Reading "Neither TiVo nor the Xbox nor your Wi-Fi-ed laptop is remaking American culture the way this thing is ... Bet on it ... The Tug of Newfangled Slot Machines" by Gary Rivlin made me accept the premise. Slot machine revenues are way beyond porn's and bigger than McDonald's, Wendy's, Burger King and Starbuck's combined.
These are the new high-tech kind, enhanced with specially made video entertainment clips (Dick Clark's is big), programmable to dribble out winnings at an optimal rate to keep players playing even as they slowly lose -- and with a stylized old-slots look, complete with wheels, beeps and chimes that maintains the "feel" that players like. Rivlin's piece suggests that these devices have the same hold on the beyond-60s set that video games have on younger people.
"The makers of slot machines may rely on the lure of life-changing jackpots to attract customers but the machines' ability to hook so deeply into a player's cerebral cortex derives from the more powerful human feedback mechanisms, a phenomenon behavioral scientists call infrequent random enforcement, or 'intermittent reward' ... 'The slot machine is brilliantly designed from a behavioral psychology perspective,' says Nancy Perry, a professor of psychiatry at the University of Connecticut School of Medicine ..."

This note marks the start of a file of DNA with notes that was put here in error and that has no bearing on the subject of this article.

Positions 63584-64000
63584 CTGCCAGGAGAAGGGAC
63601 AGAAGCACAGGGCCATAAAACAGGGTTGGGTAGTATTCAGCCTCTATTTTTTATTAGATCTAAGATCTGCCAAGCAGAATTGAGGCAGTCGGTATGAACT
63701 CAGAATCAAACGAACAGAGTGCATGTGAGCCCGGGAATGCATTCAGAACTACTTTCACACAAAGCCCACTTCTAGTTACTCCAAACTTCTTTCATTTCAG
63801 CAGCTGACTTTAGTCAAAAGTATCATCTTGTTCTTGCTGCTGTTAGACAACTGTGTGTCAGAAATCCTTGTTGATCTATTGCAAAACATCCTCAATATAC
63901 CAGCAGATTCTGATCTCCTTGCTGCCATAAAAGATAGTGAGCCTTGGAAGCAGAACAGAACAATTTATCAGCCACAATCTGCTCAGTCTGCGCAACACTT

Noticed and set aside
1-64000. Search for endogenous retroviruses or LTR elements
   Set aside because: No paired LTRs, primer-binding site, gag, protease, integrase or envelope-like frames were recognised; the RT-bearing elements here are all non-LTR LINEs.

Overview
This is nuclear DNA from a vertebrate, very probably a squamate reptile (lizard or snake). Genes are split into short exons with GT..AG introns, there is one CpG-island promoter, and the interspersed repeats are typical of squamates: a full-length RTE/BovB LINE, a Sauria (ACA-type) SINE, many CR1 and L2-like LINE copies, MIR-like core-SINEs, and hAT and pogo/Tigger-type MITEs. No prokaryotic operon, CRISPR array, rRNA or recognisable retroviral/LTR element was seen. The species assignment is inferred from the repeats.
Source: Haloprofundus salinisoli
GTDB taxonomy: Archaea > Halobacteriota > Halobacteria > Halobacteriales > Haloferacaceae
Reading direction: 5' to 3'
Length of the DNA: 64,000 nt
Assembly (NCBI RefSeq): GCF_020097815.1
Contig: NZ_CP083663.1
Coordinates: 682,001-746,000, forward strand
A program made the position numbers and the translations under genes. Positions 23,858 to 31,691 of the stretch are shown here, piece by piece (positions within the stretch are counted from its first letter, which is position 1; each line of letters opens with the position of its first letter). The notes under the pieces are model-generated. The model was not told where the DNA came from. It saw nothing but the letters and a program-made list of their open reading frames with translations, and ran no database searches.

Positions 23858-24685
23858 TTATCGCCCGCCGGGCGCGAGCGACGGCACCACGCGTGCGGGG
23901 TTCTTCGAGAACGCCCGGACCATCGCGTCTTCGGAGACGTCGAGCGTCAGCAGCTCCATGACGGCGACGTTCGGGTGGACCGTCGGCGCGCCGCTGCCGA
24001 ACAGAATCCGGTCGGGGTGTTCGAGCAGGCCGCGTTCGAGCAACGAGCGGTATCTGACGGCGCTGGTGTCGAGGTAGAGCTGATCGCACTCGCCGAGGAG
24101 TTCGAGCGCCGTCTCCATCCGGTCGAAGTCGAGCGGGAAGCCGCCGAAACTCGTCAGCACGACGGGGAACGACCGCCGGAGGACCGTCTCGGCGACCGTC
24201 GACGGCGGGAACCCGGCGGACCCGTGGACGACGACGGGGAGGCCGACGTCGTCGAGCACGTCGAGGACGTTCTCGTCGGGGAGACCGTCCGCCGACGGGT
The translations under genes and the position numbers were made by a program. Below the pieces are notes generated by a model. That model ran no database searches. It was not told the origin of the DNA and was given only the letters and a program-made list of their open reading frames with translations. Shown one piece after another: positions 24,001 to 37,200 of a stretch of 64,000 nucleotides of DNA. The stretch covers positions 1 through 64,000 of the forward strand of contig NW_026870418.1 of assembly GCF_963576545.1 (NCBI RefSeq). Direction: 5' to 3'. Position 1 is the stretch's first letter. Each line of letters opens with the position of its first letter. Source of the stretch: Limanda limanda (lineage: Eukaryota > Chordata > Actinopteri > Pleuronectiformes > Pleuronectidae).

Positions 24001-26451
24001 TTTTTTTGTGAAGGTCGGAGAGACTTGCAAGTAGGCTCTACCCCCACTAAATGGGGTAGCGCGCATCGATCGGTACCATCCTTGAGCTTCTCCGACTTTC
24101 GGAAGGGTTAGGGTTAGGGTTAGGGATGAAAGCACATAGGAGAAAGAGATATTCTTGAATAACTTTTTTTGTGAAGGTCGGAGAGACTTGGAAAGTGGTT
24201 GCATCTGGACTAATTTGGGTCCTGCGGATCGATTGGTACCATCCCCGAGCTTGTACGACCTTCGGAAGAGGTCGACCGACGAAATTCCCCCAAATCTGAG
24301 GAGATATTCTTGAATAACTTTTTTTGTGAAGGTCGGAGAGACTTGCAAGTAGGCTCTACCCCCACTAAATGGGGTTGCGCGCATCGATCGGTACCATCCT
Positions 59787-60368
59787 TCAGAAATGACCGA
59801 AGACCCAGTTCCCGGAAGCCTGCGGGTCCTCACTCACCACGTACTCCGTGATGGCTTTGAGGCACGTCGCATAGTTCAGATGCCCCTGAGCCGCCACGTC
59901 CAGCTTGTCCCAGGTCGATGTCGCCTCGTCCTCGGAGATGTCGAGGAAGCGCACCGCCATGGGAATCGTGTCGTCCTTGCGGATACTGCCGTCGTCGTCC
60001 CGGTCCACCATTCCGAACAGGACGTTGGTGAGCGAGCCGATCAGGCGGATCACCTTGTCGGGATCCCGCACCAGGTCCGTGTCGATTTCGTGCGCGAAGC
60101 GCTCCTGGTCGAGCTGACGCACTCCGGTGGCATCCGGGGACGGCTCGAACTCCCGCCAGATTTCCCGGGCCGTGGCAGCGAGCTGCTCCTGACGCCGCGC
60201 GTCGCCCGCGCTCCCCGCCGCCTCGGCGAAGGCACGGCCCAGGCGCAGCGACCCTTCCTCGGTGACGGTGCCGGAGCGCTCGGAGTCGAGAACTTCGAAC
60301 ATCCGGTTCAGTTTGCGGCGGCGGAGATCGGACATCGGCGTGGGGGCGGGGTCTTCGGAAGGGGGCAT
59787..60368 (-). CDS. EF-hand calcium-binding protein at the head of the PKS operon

Rivlin's coverage mentions no cognitive scientists among the creators. There is a mathematician that helps to fine tune the odds but the creative side is all industry types. They somehow get it right without PhDs. It's their business and that's what profit-inspired competition routinely does.
I simply must compare all this to the white elephants alluded to in yesterday's blog which are failures because their creators have no clue about what people want. How can they? No competition, no profit and only specialized knowledge of what people should want.